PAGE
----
The syndrome resulting from combined pulmonary fibrosis and emphysema has not been comprehensively described. The current authors conducted a retrospective study of 61 patients with both emphysema of the upper zones and diffuse parenchymal lung disease with fibrosis of the lower zones of the lungs on chest computed tomography. Patients (all smokers) included 60 males and one female, with a mean age of 65 yrs. Dyspnoea on exertion was present in all patients. Basal crackles were found in 87% and finger clubbing in 43%. Pulmonary function tests were as follows (mean+/-sd): total lung capacity 88%+/-17, forced vital capacity (FVC) 88%+/-18, forced expiratory volume in one second (FEV1) 80%+/-21 (% predicted), FEV1/FVC 69%+/-13, carbon monoxide diffusion capacity of the lung 37%+/-16 (% predicted), carbon monoxide transfer coefficient 46%+/-19. Pulmonary hypertension was present in 47% of patients at diagnosis, and 55% during follow-up. Patients were followed for a mean of 2.1+/-2.8 yrs from diagnosis. Survival was 87.5% at 2 yrs and 54.6% at 5 yrs, with a median of 6.1 yrs. The presence of pulmonary hypertension at diagnosis was a critical determinant of prognosis. The authors hereby individualise the computer tomography-defined syndrome of combined pulmonary fibrosis and emphysema characterised by subnormal spirometry, severe impairment of gas exchange, high prevalence of pulmonary hypertension, and poor survival.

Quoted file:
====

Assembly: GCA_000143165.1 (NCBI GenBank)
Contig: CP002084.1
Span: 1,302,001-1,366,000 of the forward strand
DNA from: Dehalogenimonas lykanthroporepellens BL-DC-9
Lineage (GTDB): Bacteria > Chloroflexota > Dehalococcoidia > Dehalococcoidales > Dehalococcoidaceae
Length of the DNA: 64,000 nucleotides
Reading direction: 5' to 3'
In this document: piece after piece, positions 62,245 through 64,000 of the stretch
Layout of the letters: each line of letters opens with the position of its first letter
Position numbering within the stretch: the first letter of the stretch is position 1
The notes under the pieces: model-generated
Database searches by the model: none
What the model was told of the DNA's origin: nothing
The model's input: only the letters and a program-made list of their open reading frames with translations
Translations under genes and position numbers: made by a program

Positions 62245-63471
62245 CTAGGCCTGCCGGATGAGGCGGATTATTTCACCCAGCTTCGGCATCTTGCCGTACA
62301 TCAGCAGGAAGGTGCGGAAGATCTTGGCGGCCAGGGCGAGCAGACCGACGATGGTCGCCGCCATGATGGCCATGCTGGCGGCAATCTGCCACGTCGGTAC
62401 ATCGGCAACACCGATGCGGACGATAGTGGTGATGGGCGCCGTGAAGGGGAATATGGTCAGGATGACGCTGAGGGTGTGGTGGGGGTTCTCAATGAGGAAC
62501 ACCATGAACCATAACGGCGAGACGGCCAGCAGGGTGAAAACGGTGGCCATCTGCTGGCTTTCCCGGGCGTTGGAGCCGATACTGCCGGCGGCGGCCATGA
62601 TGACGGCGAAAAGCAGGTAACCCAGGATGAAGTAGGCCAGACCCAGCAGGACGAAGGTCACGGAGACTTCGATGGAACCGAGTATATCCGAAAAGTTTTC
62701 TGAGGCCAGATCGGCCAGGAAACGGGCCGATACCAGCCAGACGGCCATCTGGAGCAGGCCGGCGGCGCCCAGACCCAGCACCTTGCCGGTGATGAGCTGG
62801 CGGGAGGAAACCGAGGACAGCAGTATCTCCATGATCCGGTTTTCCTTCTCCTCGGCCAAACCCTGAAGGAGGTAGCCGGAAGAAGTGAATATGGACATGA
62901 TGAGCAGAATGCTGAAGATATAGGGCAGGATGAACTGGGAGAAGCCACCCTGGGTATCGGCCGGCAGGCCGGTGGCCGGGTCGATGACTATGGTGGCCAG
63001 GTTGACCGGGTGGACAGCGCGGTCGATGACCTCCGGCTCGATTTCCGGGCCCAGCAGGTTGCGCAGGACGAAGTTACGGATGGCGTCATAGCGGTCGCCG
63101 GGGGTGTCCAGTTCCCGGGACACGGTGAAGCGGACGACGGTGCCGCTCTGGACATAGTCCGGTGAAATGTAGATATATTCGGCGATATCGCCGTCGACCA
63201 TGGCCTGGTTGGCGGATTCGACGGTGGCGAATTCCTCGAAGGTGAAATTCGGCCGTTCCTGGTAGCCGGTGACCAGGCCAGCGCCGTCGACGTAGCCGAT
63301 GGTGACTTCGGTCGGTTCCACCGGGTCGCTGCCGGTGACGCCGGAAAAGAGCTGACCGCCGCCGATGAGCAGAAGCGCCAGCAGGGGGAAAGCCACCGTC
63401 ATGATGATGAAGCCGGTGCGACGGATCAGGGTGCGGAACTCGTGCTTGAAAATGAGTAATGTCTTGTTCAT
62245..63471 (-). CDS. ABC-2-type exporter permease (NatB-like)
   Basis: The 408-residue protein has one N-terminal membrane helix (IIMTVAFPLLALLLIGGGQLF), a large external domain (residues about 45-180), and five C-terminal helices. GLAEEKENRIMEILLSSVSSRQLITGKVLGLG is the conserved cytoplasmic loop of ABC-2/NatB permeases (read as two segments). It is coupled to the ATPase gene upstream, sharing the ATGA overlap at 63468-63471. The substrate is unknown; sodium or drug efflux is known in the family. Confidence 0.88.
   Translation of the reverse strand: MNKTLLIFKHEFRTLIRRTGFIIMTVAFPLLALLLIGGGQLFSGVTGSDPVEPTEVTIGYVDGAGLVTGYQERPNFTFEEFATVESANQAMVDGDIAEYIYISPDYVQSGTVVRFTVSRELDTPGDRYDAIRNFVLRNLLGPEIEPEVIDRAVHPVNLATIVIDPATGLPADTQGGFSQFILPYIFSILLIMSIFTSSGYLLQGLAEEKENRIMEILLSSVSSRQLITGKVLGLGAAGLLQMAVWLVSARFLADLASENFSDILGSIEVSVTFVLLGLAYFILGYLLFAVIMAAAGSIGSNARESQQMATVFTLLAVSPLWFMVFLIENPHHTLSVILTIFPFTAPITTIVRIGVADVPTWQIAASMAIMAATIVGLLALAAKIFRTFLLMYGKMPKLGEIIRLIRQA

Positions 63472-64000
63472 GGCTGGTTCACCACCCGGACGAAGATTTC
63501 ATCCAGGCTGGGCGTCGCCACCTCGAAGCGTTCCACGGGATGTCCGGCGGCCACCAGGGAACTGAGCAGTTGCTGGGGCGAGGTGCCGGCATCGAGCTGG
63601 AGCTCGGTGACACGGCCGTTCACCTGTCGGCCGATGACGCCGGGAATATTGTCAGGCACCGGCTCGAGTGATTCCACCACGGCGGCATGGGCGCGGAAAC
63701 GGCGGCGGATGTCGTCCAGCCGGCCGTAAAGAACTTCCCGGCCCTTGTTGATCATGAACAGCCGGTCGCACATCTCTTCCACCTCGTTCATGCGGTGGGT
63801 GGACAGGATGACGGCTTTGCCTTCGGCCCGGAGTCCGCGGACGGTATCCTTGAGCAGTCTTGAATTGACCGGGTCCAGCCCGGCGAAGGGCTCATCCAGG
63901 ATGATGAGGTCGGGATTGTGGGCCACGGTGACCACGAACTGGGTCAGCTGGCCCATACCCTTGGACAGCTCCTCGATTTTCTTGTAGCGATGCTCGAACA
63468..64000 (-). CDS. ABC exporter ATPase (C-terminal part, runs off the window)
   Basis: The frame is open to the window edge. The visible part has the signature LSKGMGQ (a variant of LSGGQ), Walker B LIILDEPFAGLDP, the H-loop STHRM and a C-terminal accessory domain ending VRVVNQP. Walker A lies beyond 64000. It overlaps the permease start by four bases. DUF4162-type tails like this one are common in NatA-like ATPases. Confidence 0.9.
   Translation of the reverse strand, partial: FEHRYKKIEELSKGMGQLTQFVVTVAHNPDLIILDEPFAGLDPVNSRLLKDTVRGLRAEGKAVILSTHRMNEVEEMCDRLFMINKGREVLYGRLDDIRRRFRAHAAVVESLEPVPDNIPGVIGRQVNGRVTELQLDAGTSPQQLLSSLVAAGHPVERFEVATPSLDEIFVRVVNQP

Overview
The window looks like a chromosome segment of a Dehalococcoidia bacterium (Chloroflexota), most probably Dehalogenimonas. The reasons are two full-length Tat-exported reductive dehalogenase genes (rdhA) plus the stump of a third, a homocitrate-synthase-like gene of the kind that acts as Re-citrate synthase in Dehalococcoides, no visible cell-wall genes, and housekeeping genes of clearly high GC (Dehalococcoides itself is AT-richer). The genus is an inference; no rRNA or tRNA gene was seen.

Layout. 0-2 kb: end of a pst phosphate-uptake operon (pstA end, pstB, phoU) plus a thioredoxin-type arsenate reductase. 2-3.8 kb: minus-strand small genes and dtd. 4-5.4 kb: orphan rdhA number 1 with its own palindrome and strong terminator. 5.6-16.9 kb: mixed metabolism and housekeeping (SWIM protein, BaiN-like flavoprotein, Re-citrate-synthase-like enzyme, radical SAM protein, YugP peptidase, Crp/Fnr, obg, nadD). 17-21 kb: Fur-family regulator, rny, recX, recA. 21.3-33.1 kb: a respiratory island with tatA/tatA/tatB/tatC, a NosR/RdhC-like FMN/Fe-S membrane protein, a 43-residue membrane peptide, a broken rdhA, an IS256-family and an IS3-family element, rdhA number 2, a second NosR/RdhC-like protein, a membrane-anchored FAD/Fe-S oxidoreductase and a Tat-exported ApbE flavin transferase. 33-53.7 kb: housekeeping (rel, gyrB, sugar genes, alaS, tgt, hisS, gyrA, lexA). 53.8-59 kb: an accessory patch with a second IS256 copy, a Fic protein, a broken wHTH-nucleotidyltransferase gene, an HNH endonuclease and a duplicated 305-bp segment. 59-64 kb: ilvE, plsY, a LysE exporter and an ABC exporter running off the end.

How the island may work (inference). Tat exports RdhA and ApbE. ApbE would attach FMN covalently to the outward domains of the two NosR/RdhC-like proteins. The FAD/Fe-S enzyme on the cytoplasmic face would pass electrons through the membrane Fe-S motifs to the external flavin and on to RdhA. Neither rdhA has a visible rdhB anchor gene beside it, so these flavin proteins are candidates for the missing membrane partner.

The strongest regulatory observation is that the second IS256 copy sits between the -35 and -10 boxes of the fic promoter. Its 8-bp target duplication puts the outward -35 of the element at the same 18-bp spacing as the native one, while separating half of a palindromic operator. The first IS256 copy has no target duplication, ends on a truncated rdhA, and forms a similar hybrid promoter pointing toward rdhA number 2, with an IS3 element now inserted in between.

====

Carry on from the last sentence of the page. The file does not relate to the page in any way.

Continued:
• Record: found
            • Abstract: found
            • Article: not found

            Pathogenesis of chronic obstructive pulmonary disease.

            The current epidemic of chronic obstructive pulmonary disease (COPD) has produced a worldwide health care burden, approaching that imposed by transmittable infectious diseases. COPD is a multidimensional disease, with varied intermediate and clinical phenotypes. This Review discusses the pathogenesis of COPD, with particular focus on emphysema, based on the concept that pulmonary injury involves stages of initiation (by exposure to cigarette smoke, pollutants, and infectious agents), progression, and consolidation. Tissue damage entails complex interactions among oxidative stress, inflammation, extracellular matrix proteolysis, and apoptotic and autophagic cell death. Lung damage by cigarette smoke ultimately leads to self-propagating processes, resulting in macromolecular and structural alterations - features similar to those seen in aging.
              • Record: found
              • Abstract: found
              • Article: not found